I have recently replaced the timing belt and water pump and T-Stat on my 2001 Dodge Intrepid with a 3.2L and now I cant get all the damn air in the system out. The car starts over heating. The fans come on, but it seams like their is no circulation, might this be an air pocket in the system? How do I go about and get it out. I performed the bleed procedure like 6 times now by opening the bleeder till all air is out and a good steam of water/coolant comes out but still starts running hot after i close it and run the car? Any one have a solution to this? Thanx in advance.
What is the procedure to get air pockets out of this cooling system? on 2001 Dodge Intrepid
by evilhabbits in Fresno, CA on July 15, 2011
ANSWER by ATTKINS , June 04, 2012
THERE S A BLEEDER SCREW UP FRONT ON TOP OF ENG INTAKE, WHEN FILLING OR FLUSHING RAD AND THEN FILLING IT,YOU HAVE TO UNSCREW BLEEDER ,WHILE FILLING AND LET ALL THE AIR BUBBLES OUT PLUS PINCH OVER FLOW HOSE OFF WHILE DOING THIS
ANSWER by Visitor , July 17, 2011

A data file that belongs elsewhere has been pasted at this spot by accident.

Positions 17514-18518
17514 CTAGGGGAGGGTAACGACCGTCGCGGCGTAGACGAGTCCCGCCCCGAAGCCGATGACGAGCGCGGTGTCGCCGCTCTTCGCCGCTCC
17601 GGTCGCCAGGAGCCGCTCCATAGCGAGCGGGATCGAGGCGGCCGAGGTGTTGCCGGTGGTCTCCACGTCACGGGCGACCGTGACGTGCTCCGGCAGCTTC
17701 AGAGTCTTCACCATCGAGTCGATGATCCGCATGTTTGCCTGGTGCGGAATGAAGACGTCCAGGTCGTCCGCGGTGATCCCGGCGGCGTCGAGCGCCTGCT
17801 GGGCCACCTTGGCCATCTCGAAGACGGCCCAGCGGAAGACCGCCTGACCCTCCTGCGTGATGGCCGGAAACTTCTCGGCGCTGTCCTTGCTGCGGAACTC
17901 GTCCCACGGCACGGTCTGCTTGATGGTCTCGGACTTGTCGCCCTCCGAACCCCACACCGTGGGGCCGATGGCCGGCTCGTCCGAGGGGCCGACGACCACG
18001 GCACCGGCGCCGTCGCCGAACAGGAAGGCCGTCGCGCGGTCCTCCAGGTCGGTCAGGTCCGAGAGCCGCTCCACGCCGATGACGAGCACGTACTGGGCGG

I just did the same procedure on my 99 lhs I added a radiator took care of the problem, remember they only have a 1 core radiator, as long as your fans run thats a good thing mine had a connection problem intermmintent, ALSO did you purchase a rebuilt waterpump or new, believe it or not that may also be a problem, if you have performed the bleed ck the air should be gone, if you performed it correctly. Sounds to me like a plugged radiator or a partially blocked heater core. If you tried to put some additive in the cooling system, then you will need to flush it out and hope for the best, that the heater core isnt plugged or restricted, I know this will sound strange, but pull the radiator out, pour one and a half gallons of muratic acid in it and let it set, if this works and unplugs the radiator then you gain if not you have lost nothing, replace the radiator, the acid will not harm a aluminimum radiator, it actually will clean it out better than they do at a shop, Ok last of all if this doesnt get it, start looking at compression, a blown head gasket, cracked valve seat,warped head, or intake gasket will cause a bad rise in temp settings, even a outside crack n the head where it is not internal, you may not be able to see it, but you may be able to hear it after you shut the engine off, a warped exhaust manifold, lean mixture in the fuel injection system (PCM) mass air flow, o2 ensors up stream dwn stream,